Vesta Gul is an ageing widow who lives in a small cabin on a lake with her dog Charlie. She is a curiosity to the local townsfolk. Out walking in the woods one morning, Vesta finds a note on the ground held down with stones suggesting a woman called Magda has been killed.
Her name was Magda. Nobody will ever know who killed her. It wasn’t me. Here is her dead body. But there was no body. No bloodstain. No tangle of hair caught on the coarse fallen branches, no red wool scarf damp with morning dew festooned across the bushes. There was just the note on the ground, rustling at my feet in the soft May wind. I happened upon it on my dawn walk through the birch woods with my dog, Charlie.
There is no body in sight so Vesta decides to become a sleuth and try to work out what happened to Magda. She begins to concoct Magda’s story by writing it down following instructions on how to write a good mystery. She develops characters with elaborate backstories and conspiracy theories inspired by red herrings. She talks to Charlie and reflects on what her dead husband, Walter might make of her antics.
Reading lots of mysteries is essential. That seemed like ridiculous advice. The last thing anyone should do is stuff her head full of other people’s ways of doing things. That would take all the fun out. Does one study children before copulating to produce one? Does one perform a thorough examination of others’ feces before rushing to the toilet? Does one go around asking people to recount their dreams before going to sleep? No. Composing a mystery was a creative endeavor, not some calculated procedure.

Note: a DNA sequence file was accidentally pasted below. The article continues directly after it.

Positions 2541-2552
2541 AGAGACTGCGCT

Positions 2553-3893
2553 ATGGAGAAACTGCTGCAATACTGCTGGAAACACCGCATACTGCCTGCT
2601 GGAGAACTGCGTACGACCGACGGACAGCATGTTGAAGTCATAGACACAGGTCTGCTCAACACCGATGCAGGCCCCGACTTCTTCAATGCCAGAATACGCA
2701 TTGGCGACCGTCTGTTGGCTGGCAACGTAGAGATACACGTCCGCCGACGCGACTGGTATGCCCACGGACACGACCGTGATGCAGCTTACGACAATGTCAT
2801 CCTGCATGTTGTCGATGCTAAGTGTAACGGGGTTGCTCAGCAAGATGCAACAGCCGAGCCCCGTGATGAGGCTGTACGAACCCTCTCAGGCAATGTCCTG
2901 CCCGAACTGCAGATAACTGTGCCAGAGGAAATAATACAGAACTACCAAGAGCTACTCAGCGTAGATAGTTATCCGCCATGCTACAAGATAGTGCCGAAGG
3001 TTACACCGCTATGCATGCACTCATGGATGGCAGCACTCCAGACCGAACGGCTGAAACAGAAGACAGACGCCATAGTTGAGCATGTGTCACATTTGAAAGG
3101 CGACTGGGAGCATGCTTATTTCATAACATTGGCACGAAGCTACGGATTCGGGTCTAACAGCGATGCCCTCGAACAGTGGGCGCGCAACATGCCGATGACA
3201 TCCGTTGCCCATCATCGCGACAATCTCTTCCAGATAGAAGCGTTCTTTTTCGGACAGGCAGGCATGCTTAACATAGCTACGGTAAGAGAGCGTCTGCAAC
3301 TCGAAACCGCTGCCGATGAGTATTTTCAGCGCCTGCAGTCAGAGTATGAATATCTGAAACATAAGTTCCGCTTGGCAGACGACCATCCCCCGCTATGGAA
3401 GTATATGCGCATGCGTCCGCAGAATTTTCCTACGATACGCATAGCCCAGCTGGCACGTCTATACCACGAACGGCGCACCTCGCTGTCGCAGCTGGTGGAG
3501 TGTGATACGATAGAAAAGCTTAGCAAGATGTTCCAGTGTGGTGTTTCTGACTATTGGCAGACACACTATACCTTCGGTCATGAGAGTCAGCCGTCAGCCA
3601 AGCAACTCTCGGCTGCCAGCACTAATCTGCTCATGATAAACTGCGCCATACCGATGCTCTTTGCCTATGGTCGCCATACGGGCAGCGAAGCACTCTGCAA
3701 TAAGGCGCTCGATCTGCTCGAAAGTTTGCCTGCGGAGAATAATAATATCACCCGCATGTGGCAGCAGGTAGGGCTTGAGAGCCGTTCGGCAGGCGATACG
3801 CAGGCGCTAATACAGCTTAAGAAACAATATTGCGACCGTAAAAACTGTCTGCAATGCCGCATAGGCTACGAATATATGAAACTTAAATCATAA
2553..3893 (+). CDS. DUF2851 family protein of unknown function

Vesta’s adventure both enthrals and frightens her as she develops a detailed backstories for Magda and all the other characters in her mystery. Walter berates her continually in her head as she goes, as he evidently did in life, and Vesta seems to get some satisfaction out of defying him.
An ax murderer wouldn’t be very quick on his feet, carrying an ax and all. Charlie’s warning would give me time enough to collect my coat and purse, even. I wasn’t worried that I would be hacked to death, fed to the wolves, even if there were wolves out there, which there weren’t. At least none that we’d ever seen. Nor bears. Though there were foxes. But the most they were known to do was break into people’s garbage and make a mess. They were no worse than skunks or raccoons or opossums. Still, I’d taken a butcher knife up to bed with me and had slid it under the mattress. Just in case. Because who knew? Who knew? … And that was what was keeping me awake—not knowing, and wanting to know.
In the absence of human company, Vesta’s imagination recasts her view of the real world. She buys a camouflage onesie online and sets booby traps around her home. The woman becomes more and more unhinged from reality as she attempts to solve the mystery of the note.
Death in Her Hands is the story of an ageing woman facing a life of emptiness who uses her imagination to escape from her solitude.
The book unfolds in long rambling paragraphs across only seven chapters. It is is Ottessa Moshfegh’s third novel (the others being Eileen and My Year of Rest and Relaxation). Death in Her Hands is part mystery, part suspense, and part black comedy.